| 3.6°C Dublin

Legend of the Housewives

Every society has tales of places where the secrets of eternal youth can be found -- Tir na nOg, The Fountain of Youth, Fiddler's Green, Derma Face Clinic in Dublin 2.

They go by many names -- The Tuatha De Danann, The Old Ones and, of course, Dublin Housewives. They've also featuring in a fly-on-the-wall reality television programme on TV3.

It's quite a pantheon. There's Lisa Murphy, consort of the Law God Gerald Kean, an ethereal, expressionless blonde entity who speaks in an ancient tongue ("Thenks sew mech!") and dwells in a place called "Mi Ewn Bewty Saln."


There's The Macari, who in the second episode gives birth to a child called Thor (the Norse God of Thunder) and by the fourth episode is foisting a bikini line on her subject people (what can we do? I look awful in a bikini!).

Roz Flanagan on the other hand, was probably alive when the bikini was invented, yet looks almost identical in form to her many daughters, on whom, I presume, she feeds (someone called Roz Flanagan is, incidentally, mentioned in The Tain).

Elsewhere, the one called Jo faces property-based money troubles alongside a taciturn husband and likeable sons (presumably called Iron Man and Captain America) and before long is regularly confiding in The Macari and Lisa Murphy, her best friends whom she has just met. The villain of the piece, Loki to The Macari's Thor (literally!), is The (Not a Medical) Doctor, Danielle Meagher, owner of the Botox injecting Derma Face Clinic.

A being constituted almost entirely of Botox into which has been imprinted the outline of a human face, The (Not a Medical) Doctor manifests human emotions but isn't great with them.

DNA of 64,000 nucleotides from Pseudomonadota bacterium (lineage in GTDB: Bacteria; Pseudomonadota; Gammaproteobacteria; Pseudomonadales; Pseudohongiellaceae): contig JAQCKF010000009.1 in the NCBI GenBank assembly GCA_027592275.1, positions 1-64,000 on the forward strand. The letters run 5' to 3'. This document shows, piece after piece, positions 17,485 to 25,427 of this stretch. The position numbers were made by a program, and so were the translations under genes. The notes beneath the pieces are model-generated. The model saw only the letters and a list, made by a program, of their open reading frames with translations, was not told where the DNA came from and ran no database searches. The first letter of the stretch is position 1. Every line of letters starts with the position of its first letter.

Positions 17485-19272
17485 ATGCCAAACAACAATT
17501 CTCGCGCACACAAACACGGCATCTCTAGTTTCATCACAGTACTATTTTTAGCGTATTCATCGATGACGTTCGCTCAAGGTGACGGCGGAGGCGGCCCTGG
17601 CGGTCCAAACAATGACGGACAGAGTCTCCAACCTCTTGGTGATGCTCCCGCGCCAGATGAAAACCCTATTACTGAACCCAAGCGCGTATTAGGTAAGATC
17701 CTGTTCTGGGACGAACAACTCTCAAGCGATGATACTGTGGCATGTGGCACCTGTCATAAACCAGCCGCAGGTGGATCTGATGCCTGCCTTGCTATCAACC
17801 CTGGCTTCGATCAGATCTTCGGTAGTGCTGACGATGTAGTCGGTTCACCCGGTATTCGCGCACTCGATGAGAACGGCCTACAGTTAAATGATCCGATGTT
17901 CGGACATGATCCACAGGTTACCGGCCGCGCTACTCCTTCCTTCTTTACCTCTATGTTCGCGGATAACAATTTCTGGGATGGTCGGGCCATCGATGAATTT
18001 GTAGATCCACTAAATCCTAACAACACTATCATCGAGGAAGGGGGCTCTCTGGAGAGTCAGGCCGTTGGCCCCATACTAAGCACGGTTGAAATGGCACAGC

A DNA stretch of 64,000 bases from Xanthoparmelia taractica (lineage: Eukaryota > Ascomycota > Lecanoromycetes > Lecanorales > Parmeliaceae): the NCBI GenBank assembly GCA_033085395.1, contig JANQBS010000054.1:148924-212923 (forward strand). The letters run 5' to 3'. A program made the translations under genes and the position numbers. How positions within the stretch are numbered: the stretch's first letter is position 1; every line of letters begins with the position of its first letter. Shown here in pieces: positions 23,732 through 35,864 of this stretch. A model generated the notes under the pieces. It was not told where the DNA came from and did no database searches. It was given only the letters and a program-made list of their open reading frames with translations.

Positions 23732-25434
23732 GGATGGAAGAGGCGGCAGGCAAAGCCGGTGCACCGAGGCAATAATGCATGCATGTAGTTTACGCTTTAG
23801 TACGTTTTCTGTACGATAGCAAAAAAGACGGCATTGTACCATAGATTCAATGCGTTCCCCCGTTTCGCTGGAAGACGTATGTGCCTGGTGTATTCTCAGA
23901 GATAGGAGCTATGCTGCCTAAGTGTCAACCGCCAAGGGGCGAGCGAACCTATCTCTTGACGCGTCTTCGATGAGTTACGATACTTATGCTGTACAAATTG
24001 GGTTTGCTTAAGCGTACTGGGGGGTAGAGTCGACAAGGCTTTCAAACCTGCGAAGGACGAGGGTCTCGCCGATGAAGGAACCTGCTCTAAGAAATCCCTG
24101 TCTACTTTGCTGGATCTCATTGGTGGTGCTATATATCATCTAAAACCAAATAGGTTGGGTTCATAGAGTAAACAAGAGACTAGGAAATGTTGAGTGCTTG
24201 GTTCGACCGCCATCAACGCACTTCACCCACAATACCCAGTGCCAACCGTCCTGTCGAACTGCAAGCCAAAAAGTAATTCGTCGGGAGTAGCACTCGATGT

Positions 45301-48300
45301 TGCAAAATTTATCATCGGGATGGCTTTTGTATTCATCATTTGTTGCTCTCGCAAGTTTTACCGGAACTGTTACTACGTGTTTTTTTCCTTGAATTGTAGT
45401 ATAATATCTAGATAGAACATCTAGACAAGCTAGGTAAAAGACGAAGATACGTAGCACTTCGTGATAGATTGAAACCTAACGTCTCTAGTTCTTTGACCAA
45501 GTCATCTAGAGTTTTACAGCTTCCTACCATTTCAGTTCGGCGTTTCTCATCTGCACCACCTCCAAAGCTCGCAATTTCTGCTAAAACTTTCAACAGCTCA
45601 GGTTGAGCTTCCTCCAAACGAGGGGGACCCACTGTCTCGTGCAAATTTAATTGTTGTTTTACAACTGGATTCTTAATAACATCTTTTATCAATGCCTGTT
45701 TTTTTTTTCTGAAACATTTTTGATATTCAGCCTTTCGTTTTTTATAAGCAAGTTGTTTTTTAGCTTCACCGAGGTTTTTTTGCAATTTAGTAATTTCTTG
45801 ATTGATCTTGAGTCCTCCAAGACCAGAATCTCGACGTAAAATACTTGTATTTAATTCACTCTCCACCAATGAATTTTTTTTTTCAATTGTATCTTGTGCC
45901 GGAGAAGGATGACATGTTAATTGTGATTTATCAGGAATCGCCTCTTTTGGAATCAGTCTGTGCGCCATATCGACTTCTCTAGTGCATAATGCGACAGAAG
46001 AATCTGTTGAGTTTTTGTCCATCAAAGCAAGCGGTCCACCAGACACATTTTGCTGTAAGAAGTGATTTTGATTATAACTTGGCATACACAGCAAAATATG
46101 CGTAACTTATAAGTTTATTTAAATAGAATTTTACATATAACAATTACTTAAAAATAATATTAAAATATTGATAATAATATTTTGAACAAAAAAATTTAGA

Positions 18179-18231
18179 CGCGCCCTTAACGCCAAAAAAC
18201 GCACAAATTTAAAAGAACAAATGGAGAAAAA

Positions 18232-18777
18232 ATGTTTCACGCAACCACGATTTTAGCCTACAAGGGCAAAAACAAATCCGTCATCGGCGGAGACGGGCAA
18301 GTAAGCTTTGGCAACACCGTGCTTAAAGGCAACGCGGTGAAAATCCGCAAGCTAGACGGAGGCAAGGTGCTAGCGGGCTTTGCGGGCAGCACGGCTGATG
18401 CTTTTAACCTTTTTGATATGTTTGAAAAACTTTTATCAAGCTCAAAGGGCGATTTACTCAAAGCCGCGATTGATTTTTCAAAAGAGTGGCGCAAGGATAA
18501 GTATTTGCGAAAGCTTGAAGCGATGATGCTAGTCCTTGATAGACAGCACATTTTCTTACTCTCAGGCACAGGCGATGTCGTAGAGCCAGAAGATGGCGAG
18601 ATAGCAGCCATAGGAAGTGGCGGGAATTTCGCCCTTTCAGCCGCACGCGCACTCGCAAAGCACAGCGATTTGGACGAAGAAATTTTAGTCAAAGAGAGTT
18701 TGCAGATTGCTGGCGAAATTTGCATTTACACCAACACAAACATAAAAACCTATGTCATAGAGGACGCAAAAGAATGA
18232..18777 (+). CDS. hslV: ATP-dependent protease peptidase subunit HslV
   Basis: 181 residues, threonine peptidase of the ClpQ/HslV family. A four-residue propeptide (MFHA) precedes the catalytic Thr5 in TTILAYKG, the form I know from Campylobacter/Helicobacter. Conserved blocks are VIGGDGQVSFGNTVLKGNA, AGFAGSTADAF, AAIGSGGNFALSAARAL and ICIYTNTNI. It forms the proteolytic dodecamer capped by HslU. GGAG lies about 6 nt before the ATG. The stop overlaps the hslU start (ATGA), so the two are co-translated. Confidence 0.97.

"You can't see my frown because I've so much Botox," she says (seriously) after lambasting Jo for smoking. Later she attacks Jo again for partying raucously with her newfound chums. "There are a lot of loose f***wits around this town," she says, accurately.

The (Not a Medical) Doctor was never going to fit in.

She's the only one of the five "Housewives" with a real job. She attends international Botox conventions rather than the VIP Style Awards, which she scoffs at. (For the others, these awards are like ascending to Valhalla, where they can sit at the right hand of MOD).

It's only a matter of time before Jo, a vulnerable but likeable lady, is telling The Macari about the things The (Not a Medical) Doctor has been saying behind her back.

The Macari is angered and orchestrates a showdown. Her wrath is terrible.

Soon The (Not a Medical) Doctor is weeping... I think. Well, fluid is running down her face and she seems emotional. The Macari has won the battle, but what of the war?

Next series: War in Heaven! The Macari summons an army of bats; Roz rips a portal through time and creates the Germans, and Lisa consumes her wedding planner, stealing his power.


After all that scripted reality excitement it was nice to see an old-fashioned teleplay.

Walking the Dogs is a fictional story based on a true one -- how Irishman Michael Fagan broke into the Queen's bedroom in 1982.

Here, sad blue-collar worker Eddie Marsan discusses life with Emma Thompson's stoical monarch over dog-biscuits and tea, in a sweet, unhurried play about common humanity.

On Wednesday, I watched a slightly hagiographical documentary about another British national treasure, punk poet John Cooper Clarke, a voice of a generation despite a decade lost to heroin.

Like the Dublin Housewives, the hilarious Clarke may well end up living forever.

"If you see me going into a vegetative state," he says. "I've been there before. It's not that bad."